This is the place for antique lovers with the many antique stores, and even those were ready for Christmas.
We stayed at The Outing Lodge located a few miles out of Stillwater. Once a ‘poor house’ then a home for the elderly, now it’s a B&B.
We stayed in the Eva Peron room.
The staff is welcoming. A friendly chocolate Lab greets the guests. A nice breakfast got us off to a good start in the morning.
Many years ago I was in Stillwater in the summer for a river cruise, and not too long ago I was there during the colorful fall. Now this trip I enjoyed the town in the winter, so I guess my next visit will have to be in the spring….
These cards belonged to my grandmother. I’m taking a guess from the style of art, they date back to around the 1930’s. To make cards affordable they were printed using only two or three colors. It was a limitation but still gave a very specific look. Keeping a minimal color palette makes the colors stronger. Card sizes were small, about 4 1/2″ x 5″.
This skier looks stylish with the matching jacket and hat.
When she falls down, her outfit is still perfect. That’s why she’s smiling.
In the 1930’s Scottie dogs were found everywhere from clothing to souvenirs to Christmas cards.
I don’t see any yellow snow. Good dogs.
“I’m dreaming of a pink Christmas, just like the ones I’ve seen in the vintage magazines….”
Who says holiday hues have to be red and green? Looking back to the late 50’s and early 60’s, pink was really cookin’ in the hip pad at Christmastime. Even though I do like the halls decked out in traditional red and green, when I saw these Christmas decorations in pink, I was on cloud 9.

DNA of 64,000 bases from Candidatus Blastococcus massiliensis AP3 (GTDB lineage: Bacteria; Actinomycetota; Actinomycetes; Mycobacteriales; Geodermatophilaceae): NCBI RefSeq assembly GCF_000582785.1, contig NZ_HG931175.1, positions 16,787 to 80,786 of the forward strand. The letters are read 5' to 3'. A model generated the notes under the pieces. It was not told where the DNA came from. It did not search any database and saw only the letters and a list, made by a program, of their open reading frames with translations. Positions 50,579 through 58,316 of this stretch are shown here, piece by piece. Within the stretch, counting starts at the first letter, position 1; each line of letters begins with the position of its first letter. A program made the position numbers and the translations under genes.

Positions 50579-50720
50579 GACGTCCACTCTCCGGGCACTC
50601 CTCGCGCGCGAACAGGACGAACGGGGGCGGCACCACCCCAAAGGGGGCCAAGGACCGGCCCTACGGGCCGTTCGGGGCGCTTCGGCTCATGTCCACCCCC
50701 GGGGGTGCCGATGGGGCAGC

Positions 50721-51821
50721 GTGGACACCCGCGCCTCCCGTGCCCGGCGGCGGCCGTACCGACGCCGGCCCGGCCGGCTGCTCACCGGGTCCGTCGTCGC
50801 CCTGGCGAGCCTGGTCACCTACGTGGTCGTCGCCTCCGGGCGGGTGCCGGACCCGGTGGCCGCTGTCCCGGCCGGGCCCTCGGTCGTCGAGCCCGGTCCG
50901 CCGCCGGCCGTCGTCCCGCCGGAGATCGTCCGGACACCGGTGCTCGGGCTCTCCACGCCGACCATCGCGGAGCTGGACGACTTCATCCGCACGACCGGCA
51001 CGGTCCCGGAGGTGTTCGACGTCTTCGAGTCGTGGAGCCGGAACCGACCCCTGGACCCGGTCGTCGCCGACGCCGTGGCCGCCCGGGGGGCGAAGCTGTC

How sweet. Candles, shiny ornaments, stockings and even a beaded garland on the lampshade, all in pink make this such a welcoming sight. The ballerina-angels complete the look. I’d happily sit by this hearth to cast an eye at all this pinkness.
Of course, a pink tree is an absolute must. This one is made with tissue paper on chicken wire. Ribbon and roses are the finishing touch. It looks a bit lonesome with no presents underneath so if this was my tree, I’d host a bash for all my friends and hope they leave gifts (wrapped in pink) under the tree.
I want this! I don’t have a pool and if I did it would be drained for the Minnesota winter anyways, but I’d be happy to make an ice rink for this sleigh set. If I owned these darlings I’d make it work. Although the idea of these fluffy reindeer floating on water, is too too kooky!
“You’ll be doin’ alright with your Christmas of white, but I’ll have a pink pink Christmas.”
(This poolside parade was designed by Gertrude Doran.)
This non-traditional look is uncluttered and fresh. No tablecloth, just a runner. I used dishes and glassware that don’t have a pattern. Plain is perfect.
A simple centerpiece. Just a candle in a bowl of rocks. Pretty easy.
Serving dishes in white. Old or new is fine. What matters is that one color is used.
Spools of twine or yarn make a neat little candle holder. The candle bottom is secured in clay to prevent from tipping over. Nothing fancy for the name place cards.
Dress: $17.00 – thrift store
Shoes: $7.00 – thrift store
Belt: HMD (hand-me-down)
little boy: priceless!
Dress: $17.00 – thrift store
Shoes: $8.00 – vintage store
Bag: $4.00 – consignment store
Necklace: antique store – a gift from a relative
date with hubby – priceless!